MMDA to test DLSU’s smart technology to catch violators on Edsa
The Metropolitan Manila Development Authority (MMDA) will pilot-test by next month a locally-made technology which promises to not only ensure better apprehension of erring motorists on Edsa but also curb incidents of bribery and extortion.
MMDA chair Danilo Lim said on Tuesday that the agency has partnered with the Department of Science and Technology (DOST) to test “Catch-All” which was developed by De La Salle University (DLSU) students and engineers through a P4-million DOST grant.
Formally called the Contactless Apprehension of Traffic Violators on a 24-Hour Basis and All Vehicle Direction System, Catch-All uses artificial intelligence to spot erring motorists.
Among the traffic violations which it can so far recognize are the number coding scheme, speeding, running a red light and swerving.
Lim said that the new technology would “strengthen” the MMDA’s implementation of the no-contract apprehension policy, especially since the agency still needs personnel to monitor the video feed from its network of closed-circuit television cameras on major roads.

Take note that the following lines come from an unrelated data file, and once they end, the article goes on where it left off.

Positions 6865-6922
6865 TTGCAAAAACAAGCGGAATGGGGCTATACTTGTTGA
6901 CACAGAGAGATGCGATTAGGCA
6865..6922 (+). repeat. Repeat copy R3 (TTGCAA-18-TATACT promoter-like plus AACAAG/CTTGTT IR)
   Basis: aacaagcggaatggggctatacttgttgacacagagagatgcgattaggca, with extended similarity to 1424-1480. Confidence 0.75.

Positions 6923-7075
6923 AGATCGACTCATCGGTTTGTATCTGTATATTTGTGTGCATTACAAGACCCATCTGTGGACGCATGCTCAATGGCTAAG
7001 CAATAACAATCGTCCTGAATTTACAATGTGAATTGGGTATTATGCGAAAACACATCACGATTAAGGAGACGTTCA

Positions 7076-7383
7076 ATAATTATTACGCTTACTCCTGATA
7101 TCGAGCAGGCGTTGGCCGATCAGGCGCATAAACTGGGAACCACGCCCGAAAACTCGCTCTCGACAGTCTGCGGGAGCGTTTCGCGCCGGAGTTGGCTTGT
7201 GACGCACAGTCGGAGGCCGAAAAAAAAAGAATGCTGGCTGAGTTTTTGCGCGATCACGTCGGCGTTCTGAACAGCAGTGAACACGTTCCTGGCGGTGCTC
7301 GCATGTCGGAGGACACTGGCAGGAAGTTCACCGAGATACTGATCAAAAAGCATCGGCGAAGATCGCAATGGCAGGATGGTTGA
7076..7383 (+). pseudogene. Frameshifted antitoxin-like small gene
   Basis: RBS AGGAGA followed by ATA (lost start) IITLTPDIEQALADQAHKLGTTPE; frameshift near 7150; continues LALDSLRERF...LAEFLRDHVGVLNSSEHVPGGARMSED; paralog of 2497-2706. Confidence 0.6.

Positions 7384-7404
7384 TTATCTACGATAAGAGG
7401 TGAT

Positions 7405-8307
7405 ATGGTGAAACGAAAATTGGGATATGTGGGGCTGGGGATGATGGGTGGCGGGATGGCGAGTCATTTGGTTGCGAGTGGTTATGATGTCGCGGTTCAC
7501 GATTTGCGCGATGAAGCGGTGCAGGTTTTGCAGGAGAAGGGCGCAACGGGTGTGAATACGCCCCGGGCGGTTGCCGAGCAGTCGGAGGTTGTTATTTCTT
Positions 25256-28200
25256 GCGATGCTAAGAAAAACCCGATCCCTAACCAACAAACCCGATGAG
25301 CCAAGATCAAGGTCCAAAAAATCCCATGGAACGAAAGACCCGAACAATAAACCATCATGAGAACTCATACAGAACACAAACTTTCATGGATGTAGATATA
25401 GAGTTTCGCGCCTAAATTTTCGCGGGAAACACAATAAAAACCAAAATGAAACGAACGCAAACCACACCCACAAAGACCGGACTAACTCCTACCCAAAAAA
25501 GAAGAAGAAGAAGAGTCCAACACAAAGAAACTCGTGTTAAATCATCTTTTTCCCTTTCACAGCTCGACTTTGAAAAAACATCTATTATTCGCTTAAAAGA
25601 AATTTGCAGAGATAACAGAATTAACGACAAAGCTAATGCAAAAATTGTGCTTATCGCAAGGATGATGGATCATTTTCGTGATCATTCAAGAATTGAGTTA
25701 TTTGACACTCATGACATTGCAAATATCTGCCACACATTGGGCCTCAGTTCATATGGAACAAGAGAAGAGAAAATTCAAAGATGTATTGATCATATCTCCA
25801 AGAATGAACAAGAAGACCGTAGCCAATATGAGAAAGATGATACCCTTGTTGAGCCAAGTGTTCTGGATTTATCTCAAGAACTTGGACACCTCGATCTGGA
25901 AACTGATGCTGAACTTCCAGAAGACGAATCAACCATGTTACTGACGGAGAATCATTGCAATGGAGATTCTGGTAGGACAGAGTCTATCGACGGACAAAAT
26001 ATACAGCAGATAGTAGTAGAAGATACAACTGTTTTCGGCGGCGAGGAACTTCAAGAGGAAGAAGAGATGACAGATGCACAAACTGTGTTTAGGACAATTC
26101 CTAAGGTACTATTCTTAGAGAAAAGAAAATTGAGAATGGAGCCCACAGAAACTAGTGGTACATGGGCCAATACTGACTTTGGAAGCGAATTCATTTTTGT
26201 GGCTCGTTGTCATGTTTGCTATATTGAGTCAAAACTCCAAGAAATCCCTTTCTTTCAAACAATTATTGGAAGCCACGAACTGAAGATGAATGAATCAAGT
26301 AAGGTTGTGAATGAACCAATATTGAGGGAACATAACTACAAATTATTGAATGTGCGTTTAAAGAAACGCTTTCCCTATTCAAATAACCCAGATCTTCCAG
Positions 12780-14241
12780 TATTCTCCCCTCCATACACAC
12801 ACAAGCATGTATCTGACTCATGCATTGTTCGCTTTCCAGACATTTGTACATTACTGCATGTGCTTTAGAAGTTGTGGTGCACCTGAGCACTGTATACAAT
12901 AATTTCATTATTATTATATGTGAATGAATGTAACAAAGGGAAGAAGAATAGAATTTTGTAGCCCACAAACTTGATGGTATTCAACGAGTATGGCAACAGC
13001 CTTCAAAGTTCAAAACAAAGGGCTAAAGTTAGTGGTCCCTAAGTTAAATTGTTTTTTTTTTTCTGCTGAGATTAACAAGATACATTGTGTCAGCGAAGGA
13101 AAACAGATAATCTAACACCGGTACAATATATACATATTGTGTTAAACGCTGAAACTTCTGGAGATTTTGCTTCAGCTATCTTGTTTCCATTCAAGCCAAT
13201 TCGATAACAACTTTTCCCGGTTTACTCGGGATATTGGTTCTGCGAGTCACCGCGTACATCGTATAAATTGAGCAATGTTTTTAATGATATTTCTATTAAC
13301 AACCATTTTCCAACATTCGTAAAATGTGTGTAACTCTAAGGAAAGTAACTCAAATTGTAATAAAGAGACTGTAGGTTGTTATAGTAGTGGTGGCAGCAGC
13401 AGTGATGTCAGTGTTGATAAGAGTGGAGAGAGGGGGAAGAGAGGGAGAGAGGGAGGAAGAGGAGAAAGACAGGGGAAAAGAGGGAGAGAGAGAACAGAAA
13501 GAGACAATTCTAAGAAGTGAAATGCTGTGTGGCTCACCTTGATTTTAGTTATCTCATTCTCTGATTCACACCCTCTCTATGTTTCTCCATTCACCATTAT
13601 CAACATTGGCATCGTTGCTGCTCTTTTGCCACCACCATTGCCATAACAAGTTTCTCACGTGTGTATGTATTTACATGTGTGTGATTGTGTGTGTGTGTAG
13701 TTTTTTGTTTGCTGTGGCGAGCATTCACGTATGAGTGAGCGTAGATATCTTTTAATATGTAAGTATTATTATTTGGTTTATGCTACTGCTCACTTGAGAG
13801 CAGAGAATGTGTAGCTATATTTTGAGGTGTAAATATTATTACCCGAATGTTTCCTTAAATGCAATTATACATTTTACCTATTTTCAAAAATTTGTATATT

The Inquirer earlier reported that Catch-All would not need personnel to man the system because it is capable of collating visual information.
According to Lim, the pilot-test next month will cover “the whole stretch of Edsa.” He added that the MMDA and DOST would put up several outdoor LED screens to immediately notify motorists of their violation.
Information to be flashed on the screens will include the vehicle’s license plate, type of violation, and when and where the violation was committed.
The developers of Catch-All said their technology was not meant to replace or render obsolete the jobs of MMDA personnel but rather aid them in their task of managing traffic and enforcing road regulations, given the agency’s lack of enforcers.
Earlier, Chief Supt. Antonio Gardiola of the Philippine National Police’s Highway Patrol Group said that Metro Manila should have around 13,700 traffic enforcers for the government to effectively man traffic flow on major highways.
However, the MMDA is severely undermanned as it has just over 2,300 traffic constables out of the ideal 7,000 who should be deployed throughout the capital in eight-hour shifts.
Apart from increasing the MMDA’s capability, Carlos Primo David, executive director of the DOST’s Philippine Council for Industry, Energy and Emerging Technology, Research and Development, said that Catch-All would also ward off corruption and improve the implementation of traffic rules and regulations.
This was because the program would be objective and not have the dilemma of being perceived as the bad guy just because of its strict implementation of the law.
Subscribe to INQUIRER PLUS to get access to The Philippine Daily Inquirer & other 70+ titles, share up to 5 gadgets, listen to the news, download as early as 4am & share articles on social media. Call 896 6000.